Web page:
Though some Western companies and legal systems may be tempted to label its observance as corruption, guanxi is just a different set of business practices that grew out of China's distinct moral culture.
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The case of Candace Claiborne, a State Department employee recently arrested and charged with failing to disclose gifts from Chinese intelligence officers, provides many useful insights into the world of spying. In my April 6 column, I discussed her unusual motive for working with Chinese intelligence: to help pay for her son's education. Another item in the criminal complaint against Claiborne touches on a more commonplace, but equally striking, issue. The complaint mentions that Claiborne had sent her son a message discussing guanxi, the complex cultural system that governs personal relationships in China. Guanxi typically describes the moral obligations that arise from giving and receiving personal gifts or favors. The custom is generally considered a natural way of relating to people and conducting business in China. Many Western businesses, on the other hand, view guanxi as corruption.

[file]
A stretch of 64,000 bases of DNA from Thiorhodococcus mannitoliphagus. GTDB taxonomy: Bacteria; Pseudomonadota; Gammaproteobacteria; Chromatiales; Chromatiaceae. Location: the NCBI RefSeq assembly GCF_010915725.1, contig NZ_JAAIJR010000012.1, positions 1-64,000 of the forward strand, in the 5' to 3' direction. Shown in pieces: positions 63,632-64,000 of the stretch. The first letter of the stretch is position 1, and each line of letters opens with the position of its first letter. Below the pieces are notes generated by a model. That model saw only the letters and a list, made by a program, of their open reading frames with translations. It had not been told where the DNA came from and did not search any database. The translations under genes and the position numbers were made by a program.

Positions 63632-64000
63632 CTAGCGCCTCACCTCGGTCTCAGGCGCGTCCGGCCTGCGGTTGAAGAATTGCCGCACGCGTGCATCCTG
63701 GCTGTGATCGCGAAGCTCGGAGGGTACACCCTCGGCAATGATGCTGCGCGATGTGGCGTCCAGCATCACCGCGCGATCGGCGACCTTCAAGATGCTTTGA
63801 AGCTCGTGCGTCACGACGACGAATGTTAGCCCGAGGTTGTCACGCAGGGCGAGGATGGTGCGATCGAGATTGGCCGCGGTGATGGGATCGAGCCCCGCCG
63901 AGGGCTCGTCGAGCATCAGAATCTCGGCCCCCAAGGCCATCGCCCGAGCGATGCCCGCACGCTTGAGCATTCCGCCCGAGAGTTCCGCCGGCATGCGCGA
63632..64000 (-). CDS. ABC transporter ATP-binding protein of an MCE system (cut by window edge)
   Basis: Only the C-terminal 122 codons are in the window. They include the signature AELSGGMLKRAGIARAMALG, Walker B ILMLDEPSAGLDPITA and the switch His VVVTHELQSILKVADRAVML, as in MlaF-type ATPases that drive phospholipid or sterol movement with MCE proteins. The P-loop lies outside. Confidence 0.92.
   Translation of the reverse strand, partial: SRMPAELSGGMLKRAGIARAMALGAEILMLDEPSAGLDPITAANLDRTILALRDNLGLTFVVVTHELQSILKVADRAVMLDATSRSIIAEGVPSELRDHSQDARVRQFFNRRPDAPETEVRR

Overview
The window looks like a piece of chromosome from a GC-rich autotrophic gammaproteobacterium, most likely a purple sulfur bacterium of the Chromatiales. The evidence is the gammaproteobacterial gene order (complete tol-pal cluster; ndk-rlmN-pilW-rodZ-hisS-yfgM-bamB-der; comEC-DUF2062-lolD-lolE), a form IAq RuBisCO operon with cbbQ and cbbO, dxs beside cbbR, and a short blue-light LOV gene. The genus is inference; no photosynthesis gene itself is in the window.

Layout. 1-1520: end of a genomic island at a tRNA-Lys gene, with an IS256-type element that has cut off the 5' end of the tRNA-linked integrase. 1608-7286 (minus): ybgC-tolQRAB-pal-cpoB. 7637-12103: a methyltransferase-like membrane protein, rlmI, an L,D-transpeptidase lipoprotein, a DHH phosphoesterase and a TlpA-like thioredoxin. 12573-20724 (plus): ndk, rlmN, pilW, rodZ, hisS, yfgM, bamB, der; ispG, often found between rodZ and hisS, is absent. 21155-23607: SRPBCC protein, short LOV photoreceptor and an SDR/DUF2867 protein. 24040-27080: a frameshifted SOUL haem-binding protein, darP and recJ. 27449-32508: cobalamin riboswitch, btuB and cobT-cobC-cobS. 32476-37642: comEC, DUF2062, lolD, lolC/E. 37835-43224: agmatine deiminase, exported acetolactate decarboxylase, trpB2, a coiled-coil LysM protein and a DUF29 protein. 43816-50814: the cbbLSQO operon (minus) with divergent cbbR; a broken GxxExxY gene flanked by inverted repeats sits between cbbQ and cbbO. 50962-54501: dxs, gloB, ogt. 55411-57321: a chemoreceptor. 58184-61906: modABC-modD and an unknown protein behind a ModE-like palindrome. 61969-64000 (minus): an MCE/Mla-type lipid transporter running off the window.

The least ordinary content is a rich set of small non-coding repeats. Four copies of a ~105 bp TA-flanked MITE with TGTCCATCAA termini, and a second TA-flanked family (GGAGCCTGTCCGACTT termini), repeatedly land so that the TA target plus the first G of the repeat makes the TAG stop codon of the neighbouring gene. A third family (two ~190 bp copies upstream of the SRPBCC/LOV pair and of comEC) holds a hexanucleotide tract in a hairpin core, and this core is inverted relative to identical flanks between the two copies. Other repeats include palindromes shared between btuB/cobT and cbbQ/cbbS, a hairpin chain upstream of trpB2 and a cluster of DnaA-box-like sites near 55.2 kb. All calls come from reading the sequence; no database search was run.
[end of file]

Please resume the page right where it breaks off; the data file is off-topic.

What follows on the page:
Of course, Claiborne's relationship with Chinese intelligence went beyond the boundaries of guanxi, given...